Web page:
Standard double-zero wheel, for a house edge of 5.26%.
Three Card Poker
Standard rules, for a house edge of 3.37% on the Ante and 7.28% on the Pairplus.
Caribbean Stud Poker
Standard rules, for a house edge of 5.22% on the Ante. The house edge on the side bet varies depending on the jackpot, but it is usually very high.
According to vpFree2.com , the best video poker is 8/5 Bonus Poker, with a return of 99.17% with optimal strategy. This is closely followed by 9/7 Double Bonus at 99.11%. Both games are available in denominations from 25-cents to $5, in single-play only. Compared to other casinos, the video poker at the Casino Royale is equal or worse than most.
According to VPfree2, every $6 played in slots earns one point, and 100 points are worth $1 in cash back. That equates to a 0.17% cash back rate.
Table game players can earn comps with a player card. I don't know the formulas used, but based on what game you play, how long you play, and your average bet, you will rack up the comps. Unlike most other casinos in Vegas, the comps at the Casino Royale NEVER EXPIRE.
My Own Gambling
I played Blackjack Switch for about three hours with a combined bet between my two hands of $100. This earned me a comp balance of $71. Conveniently, this just about exactly covered the cost of my room and a breakfast at Denny's. There was no guessing game and no begging. When I asked at the player club for a $10 comp to Denny's, it was simply deducted from my balance. When I checked out, I applied the rest of my balance to the cost of my room. The downside is that the lines at the player club can run rather long and slow. The floor supervisor may also be able to print out comps.
The Casino Royale has been known for having a generous "Fun Book" for years. It used to be very valuable but not available to residents of Nevada. For that reason alone, I used to advise people moving to Las Vegas from out of state to not surrender their old drivers license when requested by the Nevada DMV.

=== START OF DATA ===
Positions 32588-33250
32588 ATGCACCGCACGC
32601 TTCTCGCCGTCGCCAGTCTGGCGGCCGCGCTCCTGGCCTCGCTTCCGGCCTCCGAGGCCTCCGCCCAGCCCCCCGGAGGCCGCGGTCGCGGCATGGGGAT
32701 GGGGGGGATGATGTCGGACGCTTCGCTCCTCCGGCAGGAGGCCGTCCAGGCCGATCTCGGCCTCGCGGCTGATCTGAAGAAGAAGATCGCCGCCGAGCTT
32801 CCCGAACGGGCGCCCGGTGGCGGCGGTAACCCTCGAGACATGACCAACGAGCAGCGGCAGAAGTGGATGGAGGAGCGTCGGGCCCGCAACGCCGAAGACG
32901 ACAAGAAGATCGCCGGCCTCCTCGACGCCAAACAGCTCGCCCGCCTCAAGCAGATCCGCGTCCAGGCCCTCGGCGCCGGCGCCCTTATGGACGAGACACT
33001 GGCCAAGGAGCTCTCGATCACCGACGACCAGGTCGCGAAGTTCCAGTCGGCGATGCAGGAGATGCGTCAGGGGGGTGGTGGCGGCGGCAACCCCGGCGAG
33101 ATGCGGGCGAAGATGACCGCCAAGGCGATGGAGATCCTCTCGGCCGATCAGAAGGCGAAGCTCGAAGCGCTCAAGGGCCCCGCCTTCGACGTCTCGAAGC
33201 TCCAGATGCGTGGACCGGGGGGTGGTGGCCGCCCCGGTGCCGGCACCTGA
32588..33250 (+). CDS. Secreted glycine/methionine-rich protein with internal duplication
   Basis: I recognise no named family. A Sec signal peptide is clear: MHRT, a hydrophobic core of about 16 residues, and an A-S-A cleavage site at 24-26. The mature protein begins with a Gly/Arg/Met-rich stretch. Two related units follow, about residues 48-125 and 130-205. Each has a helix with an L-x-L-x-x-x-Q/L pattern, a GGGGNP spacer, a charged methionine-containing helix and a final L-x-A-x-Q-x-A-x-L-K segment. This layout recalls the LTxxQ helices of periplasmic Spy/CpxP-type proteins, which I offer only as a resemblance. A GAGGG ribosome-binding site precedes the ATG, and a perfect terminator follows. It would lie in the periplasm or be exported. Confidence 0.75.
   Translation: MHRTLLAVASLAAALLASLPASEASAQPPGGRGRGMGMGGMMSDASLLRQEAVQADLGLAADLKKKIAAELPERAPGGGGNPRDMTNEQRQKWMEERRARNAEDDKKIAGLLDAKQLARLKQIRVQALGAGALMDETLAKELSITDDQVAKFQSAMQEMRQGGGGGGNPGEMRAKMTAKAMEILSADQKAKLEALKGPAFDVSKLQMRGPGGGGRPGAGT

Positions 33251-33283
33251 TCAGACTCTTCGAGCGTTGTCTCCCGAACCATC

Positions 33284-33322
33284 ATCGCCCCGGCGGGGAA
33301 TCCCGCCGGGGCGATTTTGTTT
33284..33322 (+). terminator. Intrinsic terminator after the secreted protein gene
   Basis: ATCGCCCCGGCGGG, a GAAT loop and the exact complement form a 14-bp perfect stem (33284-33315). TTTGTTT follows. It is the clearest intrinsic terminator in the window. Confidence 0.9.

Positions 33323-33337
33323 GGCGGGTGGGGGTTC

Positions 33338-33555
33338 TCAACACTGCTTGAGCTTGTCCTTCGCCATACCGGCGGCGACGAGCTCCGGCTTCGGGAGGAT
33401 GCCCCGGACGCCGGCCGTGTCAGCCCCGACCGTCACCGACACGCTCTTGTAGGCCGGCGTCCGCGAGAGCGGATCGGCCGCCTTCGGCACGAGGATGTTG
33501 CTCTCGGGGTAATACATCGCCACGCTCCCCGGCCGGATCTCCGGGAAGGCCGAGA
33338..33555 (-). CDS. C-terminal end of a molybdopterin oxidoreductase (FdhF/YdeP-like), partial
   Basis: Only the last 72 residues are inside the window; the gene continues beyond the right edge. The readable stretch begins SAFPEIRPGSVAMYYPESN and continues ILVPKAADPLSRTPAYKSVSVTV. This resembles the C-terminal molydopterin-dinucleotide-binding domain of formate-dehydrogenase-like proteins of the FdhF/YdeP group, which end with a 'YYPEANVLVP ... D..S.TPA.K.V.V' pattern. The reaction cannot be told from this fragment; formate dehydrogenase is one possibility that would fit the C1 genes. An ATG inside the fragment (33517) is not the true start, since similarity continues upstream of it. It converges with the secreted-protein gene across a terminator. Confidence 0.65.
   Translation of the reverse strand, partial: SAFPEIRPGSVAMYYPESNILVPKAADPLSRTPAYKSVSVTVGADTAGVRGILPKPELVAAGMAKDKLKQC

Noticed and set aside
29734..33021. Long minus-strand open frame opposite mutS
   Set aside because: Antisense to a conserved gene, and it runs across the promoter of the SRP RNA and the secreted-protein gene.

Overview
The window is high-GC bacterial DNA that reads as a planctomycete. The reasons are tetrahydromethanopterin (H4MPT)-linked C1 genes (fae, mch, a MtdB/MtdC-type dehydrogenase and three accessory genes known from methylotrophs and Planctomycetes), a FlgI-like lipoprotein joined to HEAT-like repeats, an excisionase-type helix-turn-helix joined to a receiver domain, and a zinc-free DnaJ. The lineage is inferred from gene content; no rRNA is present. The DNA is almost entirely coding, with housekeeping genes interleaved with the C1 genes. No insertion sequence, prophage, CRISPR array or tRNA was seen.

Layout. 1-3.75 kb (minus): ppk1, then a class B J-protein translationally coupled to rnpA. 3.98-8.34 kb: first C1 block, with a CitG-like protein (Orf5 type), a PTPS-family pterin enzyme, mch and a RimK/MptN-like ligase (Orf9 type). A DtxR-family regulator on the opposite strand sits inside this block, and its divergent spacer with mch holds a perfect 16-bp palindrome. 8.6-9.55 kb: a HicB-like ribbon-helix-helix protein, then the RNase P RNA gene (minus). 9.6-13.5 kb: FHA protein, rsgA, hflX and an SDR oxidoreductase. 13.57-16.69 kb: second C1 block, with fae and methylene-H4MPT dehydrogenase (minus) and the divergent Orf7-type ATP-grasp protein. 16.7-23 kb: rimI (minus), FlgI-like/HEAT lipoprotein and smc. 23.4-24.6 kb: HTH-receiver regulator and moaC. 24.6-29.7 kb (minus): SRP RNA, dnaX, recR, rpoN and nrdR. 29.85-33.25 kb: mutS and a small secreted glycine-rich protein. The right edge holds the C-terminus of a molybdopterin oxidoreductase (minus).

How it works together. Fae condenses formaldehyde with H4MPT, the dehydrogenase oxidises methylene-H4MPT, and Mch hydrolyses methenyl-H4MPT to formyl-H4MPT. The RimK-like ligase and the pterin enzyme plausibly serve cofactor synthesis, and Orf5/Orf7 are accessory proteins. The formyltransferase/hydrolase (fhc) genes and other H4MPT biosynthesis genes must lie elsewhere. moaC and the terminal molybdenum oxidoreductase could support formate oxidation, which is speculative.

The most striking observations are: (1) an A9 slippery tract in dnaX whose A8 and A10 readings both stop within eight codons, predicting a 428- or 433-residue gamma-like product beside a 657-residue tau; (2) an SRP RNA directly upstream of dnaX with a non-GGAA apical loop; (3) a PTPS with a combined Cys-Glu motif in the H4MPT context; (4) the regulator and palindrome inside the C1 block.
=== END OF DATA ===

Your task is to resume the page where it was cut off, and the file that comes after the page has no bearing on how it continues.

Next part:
The bad news is that the fun book is not as strong as it used to be. The good news is that anybody applying for a player card, or who already has one, can get a new fun book every month, even locals. Here are the eight September 2009 coupons.
- Blackjack pays 2 to 1, up to a $25 additional bonus.
- $50 in free slot play. This slot play was to be done on special promotional slot machines, which usually pay a small fraction of the face value. Despite my best intentions, I completely forgot to use this one.
- $25 cash bonus for a four of a kind or better in video poker on a 25-cent or higher machine. I was told that this coupon is only eligible to be used on single-line games.
- Free Gambling Lessons between 11:15 am and noon. If you lose your coupon, my advice is try to just blend in with the class; the teacher will never know.
- $5 in free slot play credits for earning 60 points. In video poker, you have to run $360 through the machines to earn 60 points. That is a rebate of 1.39%, which isn't bad. However, you have to stand in line at the club booth to collect the $5.
- $10 cash bonus for hitting a pay of 40 coins or more on the bonus wheel on the Wheel of Fortune slot. I'd not fuss with this one, unless you play Wheel of Fortune anyway. Buy one margarita or Michelob for $1 and get one free. The Casino Royale is not shy about offering cheap booze.
- Free drink & chips when you buy a 6" sandwich at Subway. Considering the lack of eating options at the Casino Royale, this coupon could come in handy.
My advice for locals is to get a player card if you don't already have one, and ask every month for your fun book if you happen to be walking by. Then just use the juicy coupons, like the double pay on a blackjack.
To be honest, I lived here for years, before I even knew the Casino Royale had a hotel. I only found out when a friend of mine got a room there a few years ago. The entrance is by the place on the south entrance that sells cheap t-shirts and baseball hats. It took me about a minute to realize the way to open the door to the hotel entrance is to put my room key in a poorly marked slot.